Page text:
Ionization Energy  [ENDORSED]

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Ionization Energy

Postby Taravat_Lakzian_1C » Sat Oct 15, 2016 9:49 am

Could someone please explain why the ionization energy for oxygen is lower than that of nitrogen or fluorine?

Elan Karlin Dis3H
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Re: Ionization Energy  [ENDORSED]

Postby Elan Karlin Dis3H » Sat Oct 15, 2016 10:55 am

The ionization energy of Oxygen is lower than that of Fluorine because, as we go across the period, the atomic radii decreases as more protons are added and therefore the nucleus exerts a tighter pull on the electrons bringing them closer to the nucleus. It then requires more energy to remove an electron from the atom (this is one of the trends we learned about). However, there are some exceptions to this rule. One of them then being that Nitrogen has a higher ionization energy then Oxygen. This is because Nitrogen has a half filled 2p state orbital and is more stable since the electrons repel each other equally (they are all in a separate orbitals). Oxygen would readily lose an electron to reach this state, while Nitrogen has a greater resistance to losing stable configuration (therefore higher ionization energy).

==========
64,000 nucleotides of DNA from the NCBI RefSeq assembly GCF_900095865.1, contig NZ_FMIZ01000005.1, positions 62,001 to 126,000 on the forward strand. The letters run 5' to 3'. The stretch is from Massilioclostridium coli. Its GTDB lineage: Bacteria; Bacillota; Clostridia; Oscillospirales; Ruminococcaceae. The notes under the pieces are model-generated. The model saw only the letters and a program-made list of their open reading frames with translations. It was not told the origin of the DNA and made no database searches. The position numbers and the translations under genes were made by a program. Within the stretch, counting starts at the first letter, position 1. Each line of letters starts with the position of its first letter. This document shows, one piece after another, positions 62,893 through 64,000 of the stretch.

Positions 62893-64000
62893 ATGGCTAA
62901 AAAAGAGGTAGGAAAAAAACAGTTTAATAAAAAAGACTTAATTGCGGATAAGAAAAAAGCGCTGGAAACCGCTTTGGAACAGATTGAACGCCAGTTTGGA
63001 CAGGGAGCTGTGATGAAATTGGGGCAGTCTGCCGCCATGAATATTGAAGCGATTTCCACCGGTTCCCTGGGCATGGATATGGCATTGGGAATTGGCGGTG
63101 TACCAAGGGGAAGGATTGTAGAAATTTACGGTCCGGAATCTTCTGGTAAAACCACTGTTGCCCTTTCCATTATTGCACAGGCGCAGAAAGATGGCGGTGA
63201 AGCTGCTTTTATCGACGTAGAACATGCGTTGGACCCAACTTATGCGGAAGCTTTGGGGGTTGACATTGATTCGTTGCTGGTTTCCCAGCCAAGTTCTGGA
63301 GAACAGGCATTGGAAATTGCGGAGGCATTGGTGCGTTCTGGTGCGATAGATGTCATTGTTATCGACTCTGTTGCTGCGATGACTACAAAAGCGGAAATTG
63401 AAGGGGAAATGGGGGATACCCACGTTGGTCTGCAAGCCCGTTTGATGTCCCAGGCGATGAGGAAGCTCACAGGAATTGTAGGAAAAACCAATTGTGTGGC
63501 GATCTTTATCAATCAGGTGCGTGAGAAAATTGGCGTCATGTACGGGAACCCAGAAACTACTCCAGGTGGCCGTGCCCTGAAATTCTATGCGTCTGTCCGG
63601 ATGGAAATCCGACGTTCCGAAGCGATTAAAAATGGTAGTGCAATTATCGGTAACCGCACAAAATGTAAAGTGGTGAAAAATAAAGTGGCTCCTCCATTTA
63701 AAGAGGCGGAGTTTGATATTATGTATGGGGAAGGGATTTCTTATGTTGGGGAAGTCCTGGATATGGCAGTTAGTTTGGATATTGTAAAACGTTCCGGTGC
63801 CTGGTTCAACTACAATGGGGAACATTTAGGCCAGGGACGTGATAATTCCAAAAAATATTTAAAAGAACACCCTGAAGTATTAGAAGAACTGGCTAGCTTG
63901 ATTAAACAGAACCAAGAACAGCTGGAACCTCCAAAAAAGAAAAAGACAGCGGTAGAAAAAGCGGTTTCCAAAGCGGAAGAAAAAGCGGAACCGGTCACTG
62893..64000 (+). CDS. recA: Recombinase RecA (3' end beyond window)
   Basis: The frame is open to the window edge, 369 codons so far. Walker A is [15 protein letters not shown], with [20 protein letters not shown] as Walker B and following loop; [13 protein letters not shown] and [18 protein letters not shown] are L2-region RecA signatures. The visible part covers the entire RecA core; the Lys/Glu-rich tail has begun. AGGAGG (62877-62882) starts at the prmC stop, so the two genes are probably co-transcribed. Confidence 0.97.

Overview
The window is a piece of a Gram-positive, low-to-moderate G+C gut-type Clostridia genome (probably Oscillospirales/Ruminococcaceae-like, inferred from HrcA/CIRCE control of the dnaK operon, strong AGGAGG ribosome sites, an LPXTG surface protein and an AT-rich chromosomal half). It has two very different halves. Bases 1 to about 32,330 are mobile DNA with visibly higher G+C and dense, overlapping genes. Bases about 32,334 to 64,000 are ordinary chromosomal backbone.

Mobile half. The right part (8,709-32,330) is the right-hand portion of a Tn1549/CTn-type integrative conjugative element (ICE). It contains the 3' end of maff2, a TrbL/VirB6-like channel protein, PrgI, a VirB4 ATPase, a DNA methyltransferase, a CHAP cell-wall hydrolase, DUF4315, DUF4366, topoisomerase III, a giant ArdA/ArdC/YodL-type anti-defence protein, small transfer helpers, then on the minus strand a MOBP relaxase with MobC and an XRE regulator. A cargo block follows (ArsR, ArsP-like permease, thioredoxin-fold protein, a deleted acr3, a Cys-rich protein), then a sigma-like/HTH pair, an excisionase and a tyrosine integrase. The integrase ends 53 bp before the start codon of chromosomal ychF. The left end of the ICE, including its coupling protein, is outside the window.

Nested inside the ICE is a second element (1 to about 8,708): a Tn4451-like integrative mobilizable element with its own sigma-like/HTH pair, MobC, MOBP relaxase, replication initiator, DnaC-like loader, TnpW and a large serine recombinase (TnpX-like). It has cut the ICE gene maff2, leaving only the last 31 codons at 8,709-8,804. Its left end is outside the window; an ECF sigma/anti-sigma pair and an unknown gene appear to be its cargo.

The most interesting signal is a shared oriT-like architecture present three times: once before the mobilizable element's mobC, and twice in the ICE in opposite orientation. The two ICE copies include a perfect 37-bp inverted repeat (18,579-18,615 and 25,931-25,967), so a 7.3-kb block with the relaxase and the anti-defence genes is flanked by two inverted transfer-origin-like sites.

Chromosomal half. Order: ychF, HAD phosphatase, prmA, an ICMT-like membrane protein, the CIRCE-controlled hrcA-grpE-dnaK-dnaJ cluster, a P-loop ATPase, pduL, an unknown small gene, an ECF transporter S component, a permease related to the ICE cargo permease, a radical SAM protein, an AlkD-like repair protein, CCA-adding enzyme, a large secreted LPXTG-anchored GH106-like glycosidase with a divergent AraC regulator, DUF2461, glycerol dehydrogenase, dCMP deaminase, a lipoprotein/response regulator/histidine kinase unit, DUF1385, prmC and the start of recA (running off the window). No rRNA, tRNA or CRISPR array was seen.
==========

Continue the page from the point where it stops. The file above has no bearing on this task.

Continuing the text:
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Re: Ionization Energy

Postby BrianaBarr2A » Wed Oct 19, 2016 6:37 pm

So if we were to draw a nucleus on the periodic table to show which elements are closer to it in this case, would it go in the upper right corner of the periodic table or the bottom left? (I think I'm thinking too hard about this)

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